See what caught the eyes of Cyber Resilience Insights readers this quarter.
With the first quarter of 2019 drawing to a close, we wanted to provide you a one-stop shop for the most-read new content we've posted on Cyber Resilience Inights so far. Below you find links and summaries for the 10 most-read blogs of the first quarter of 2019.
We hope that you'll revisit content you have have come across already or find something new and insightful as you consider how best to navigate your cyber resilience journey.
We thank you for your readership and continued support as we turn the corner from winter into spring.
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Now, onto our quarterly top 10:
Boris Vaynberg took a look ahead in January to what he expected to be the big cybersecurity trends of the year. The four main ones he identified were phishing campaigns, memory-based exploits, cryptomining and Internet of Things (IoT) security. It will be interesting to look back at the end of 2019 on these areas.
Matthew Gardiner offered a summation of a significant finding in 2018 by the Mimecast Research Labs team that showed Microsoft Office files using ActiveX controls were causing memory leaks. Microsoft issued the above CVE number in response and patched the vulnerability.
The Mimecast Research Labs team returned in March with a detailed technical analysis of an exploit discovered as part of its research. Mimecast Chief Scientist for Advanced Threat Detection Meni Farjon went on a deep dive of the issue, which chains together a patched memory corruption issue in Word files with a vulnerability in the Object Linking and Embedding file format.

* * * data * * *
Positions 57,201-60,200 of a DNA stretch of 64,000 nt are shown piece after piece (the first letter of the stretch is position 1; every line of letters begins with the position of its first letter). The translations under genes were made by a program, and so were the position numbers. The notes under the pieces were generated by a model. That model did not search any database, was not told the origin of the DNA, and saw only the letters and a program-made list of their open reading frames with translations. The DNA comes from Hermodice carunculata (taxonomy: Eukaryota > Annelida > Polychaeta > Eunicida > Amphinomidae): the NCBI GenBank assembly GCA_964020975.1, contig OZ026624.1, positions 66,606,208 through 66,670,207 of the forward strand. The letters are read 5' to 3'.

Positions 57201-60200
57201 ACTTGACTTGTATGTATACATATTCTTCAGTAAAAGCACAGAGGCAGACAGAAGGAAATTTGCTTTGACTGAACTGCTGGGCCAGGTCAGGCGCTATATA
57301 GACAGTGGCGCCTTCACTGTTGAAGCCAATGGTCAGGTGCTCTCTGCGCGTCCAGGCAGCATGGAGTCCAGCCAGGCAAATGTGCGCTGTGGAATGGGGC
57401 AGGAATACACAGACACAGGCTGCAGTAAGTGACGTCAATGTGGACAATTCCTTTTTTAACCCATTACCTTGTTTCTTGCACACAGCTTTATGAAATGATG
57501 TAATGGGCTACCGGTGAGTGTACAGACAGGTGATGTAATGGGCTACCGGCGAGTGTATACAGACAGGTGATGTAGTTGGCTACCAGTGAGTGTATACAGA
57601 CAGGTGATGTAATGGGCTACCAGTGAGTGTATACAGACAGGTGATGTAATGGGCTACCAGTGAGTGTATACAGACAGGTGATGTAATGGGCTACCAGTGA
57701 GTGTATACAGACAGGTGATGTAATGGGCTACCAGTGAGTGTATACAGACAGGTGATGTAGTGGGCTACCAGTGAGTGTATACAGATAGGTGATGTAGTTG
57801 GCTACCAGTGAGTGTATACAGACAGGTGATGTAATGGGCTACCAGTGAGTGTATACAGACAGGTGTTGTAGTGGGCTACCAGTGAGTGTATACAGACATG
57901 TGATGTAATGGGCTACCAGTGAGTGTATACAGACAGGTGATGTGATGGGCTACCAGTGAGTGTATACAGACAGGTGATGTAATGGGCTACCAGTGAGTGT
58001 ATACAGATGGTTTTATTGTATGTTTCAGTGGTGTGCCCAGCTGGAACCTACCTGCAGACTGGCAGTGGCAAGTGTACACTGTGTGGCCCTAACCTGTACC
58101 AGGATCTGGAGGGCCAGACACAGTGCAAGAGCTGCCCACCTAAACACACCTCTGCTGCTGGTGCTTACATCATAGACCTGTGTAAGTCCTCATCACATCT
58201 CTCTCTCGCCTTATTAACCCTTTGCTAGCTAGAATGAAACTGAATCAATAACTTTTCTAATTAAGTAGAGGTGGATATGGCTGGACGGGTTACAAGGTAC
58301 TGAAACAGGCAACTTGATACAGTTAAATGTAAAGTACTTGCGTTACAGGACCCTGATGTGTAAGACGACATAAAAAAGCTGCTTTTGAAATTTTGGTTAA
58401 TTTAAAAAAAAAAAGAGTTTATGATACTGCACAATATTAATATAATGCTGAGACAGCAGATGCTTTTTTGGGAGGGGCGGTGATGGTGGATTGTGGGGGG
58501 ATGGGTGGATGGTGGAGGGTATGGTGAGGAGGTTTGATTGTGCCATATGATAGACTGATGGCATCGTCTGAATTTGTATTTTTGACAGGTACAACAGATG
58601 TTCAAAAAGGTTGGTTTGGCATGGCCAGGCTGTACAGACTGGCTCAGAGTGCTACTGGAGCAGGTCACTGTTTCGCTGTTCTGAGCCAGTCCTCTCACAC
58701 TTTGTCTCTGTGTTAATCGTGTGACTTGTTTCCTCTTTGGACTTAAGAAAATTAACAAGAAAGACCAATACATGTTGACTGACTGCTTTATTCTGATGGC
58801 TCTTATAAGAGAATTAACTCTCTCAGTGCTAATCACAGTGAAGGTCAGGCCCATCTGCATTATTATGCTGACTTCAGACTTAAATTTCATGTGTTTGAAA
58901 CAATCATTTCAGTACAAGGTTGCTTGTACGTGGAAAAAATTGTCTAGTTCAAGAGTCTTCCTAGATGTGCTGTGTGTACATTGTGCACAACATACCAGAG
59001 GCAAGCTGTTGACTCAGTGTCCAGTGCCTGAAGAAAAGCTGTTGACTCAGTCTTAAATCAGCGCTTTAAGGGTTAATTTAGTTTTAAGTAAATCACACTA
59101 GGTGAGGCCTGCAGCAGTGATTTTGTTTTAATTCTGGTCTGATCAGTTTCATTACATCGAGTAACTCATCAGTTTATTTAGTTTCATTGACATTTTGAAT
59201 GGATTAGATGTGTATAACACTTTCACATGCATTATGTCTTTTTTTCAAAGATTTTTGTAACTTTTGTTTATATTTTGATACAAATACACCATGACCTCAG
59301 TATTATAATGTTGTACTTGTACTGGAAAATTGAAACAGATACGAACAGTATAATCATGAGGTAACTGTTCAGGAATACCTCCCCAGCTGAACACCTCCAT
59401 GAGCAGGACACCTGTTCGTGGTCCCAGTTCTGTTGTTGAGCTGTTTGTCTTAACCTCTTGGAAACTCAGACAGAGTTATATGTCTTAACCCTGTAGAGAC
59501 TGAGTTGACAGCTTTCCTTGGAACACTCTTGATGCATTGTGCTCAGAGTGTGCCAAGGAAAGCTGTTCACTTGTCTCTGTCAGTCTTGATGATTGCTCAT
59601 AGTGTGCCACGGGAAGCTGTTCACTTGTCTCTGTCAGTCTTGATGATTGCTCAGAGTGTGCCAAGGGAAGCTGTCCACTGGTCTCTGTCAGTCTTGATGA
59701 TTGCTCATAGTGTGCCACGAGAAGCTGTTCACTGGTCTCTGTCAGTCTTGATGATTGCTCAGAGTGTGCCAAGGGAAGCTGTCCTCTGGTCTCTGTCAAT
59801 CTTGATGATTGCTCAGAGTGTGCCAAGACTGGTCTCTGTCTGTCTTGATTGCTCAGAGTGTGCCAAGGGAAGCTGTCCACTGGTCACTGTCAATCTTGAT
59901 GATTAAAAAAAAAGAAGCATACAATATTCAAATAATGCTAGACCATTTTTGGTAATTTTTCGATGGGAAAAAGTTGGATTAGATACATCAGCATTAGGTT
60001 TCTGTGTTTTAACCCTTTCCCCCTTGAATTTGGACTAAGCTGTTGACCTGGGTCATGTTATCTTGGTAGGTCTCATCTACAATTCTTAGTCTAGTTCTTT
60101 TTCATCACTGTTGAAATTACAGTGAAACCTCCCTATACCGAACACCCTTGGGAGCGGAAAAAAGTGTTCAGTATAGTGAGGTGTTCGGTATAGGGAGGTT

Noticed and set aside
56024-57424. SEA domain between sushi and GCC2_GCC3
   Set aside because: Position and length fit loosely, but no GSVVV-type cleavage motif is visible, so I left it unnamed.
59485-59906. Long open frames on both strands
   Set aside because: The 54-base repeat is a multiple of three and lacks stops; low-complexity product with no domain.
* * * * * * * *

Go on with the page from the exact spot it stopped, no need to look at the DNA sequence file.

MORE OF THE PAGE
One more from our Research Labs team: In the run-up to this year’s Valentine’s Day, cybercriminals played on people’s emotions to entice them to click on malicious URLs and open malicious attachments. They did this using the GandCrab ransomware-as-a-service kit, and Josh Douglas provided a rundown of the details.
Our 8th Email Security Risk Assessment (ESRA) report was released at the beginning of March, and for the blog this time around, Matthew Gardiner focused on the results as they related to performance of the Microsoft Office 365™ email security service. You might be surprised at what the services misses.
Cyber Resilience Think Tank member Malcolm Harkins provided expert insight on what it takes for organizations to roll out programs related to cyber threat intelligence. He offered a four-part methodology any organization can follow to get started.
In the January edition of his blog series on helping non-technical people in an organization understand the importance of cyber resilience, our COO Ed Jennings examined how companies should evaluate their security vendors on an annual basis and make them earn your money.
What is cyber threat intelligence? It can't be just about subscribing to multiple data feeds and hoping for the best. In this post introducing the way Mimecast promises to approach threat intelligence, Josh Douglas argues for a more wholistic approach and using multiple tactics to achieve the goals set forth by threat intelligence.
This post from Marc French was the last in our eight-part series on how any organization can approach threat intelligence and roll out their own program. His big takeaways including: choosing feeds wisely, constantly checking your work, reporting on your success and sharing what you find.
Matthew Gardiner pulled the numbers from the December ESRA report to show that email security systems for healthcare organizations are lacking behind their peers at a time when attacks continue to rise.
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